Mat Paterson introduces the key themes that animate the research being done by the SCI working group on collective action and social movements before introducing guest speaker Martine Postma, founder of the Repair Café International Foundation. Martine Postma gives a history of the repair café movement, highlighting its benefits to communities and successes in reducing the environmental impact of stuff.
Helen Holmes explains the concept of circular economy (CE) and the various dimensions being studied by SCI CE working group members, including how grassroots enterprises and community groups encourage circular practices around re-use, repair and redistribution. Her talk leads nicely into a talk by guest speaker Corin Bell, founder of Open Kitchen Manchester, a social enterprise working to ‘feed bellies not bins’ and to transform the food system to reduce hunger and minimise waste, including single-use plastic. The topic of plastic is the focus of Mike Shaver’s talk ‘Putting the materials into materialising sustainability’. Drawing on the R3 Project at the University of Manchester, Mike Shaver discusses how materials scientists, manufacturing engineers and social scientists in the SCI are working together to tackle the challenges of reducing and rethinking plastic.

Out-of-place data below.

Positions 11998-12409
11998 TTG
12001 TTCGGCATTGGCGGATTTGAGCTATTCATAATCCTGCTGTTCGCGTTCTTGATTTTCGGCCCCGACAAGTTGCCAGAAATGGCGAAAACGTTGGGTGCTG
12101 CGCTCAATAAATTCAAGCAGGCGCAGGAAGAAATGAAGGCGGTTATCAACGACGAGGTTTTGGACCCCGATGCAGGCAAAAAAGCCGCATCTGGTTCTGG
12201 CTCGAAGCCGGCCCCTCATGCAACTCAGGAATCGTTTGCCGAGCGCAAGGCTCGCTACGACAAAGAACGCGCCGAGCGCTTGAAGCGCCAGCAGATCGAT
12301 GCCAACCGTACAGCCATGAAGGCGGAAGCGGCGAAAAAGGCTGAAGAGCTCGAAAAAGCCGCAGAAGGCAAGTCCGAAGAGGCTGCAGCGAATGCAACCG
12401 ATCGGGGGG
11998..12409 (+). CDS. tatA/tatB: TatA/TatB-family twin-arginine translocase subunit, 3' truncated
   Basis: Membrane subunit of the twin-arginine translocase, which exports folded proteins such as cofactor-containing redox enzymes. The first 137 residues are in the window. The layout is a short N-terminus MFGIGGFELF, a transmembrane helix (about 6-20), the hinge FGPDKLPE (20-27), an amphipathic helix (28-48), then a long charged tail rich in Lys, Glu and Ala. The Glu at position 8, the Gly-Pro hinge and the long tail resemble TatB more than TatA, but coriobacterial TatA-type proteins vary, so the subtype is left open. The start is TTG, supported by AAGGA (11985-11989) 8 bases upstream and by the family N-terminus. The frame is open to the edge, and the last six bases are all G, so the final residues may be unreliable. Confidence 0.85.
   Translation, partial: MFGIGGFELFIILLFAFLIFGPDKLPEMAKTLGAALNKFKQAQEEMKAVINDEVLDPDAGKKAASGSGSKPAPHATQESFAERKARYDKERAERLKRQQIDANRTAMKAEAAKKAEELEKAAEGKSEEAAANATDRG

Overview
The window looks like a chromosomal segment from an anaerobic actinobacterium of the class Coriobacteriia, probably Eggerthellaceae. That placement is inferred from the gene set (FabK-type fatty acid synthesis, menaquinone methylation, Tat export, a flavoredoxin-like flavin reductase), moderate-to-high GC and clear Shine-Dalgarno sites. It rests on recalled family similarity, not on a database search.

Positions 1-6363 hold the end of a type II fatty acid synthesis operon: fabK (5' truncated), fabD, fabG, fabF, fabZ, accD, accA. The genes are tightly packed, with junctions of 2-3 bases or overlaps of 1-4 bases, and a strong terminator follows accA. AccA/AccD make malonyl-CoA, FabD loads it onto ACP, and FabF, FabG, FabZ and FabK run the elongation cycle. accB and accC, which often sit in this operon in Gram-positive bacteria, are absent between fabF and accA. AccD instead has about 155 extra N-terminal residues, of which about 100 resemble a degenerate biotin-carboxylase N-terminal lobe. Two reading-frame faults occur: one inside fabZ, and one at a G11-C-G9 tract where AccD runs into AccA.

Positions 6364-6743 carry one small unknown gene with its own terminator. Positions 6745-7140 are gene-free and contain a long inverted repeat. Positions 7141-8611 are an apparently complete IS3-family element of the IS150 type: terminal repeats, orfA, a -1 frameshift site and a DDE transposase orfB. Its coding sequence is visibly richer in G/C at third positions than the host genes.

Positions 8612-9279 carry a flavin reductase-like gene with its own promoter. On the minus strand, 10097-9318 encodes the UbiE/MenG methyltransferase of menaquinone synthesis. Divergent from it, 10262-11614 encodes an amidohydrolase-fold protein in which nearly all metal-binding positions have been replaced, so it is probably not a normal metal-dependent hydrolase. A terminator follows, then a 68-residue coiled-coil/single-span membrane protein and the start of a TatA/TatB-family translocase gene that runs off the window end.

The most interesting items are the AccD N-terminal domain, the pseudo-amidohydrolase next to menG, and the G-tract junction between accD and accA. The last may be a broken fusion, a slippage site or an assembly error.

SCI Director Frank Boons reflects on the Festival and brings the event to a close.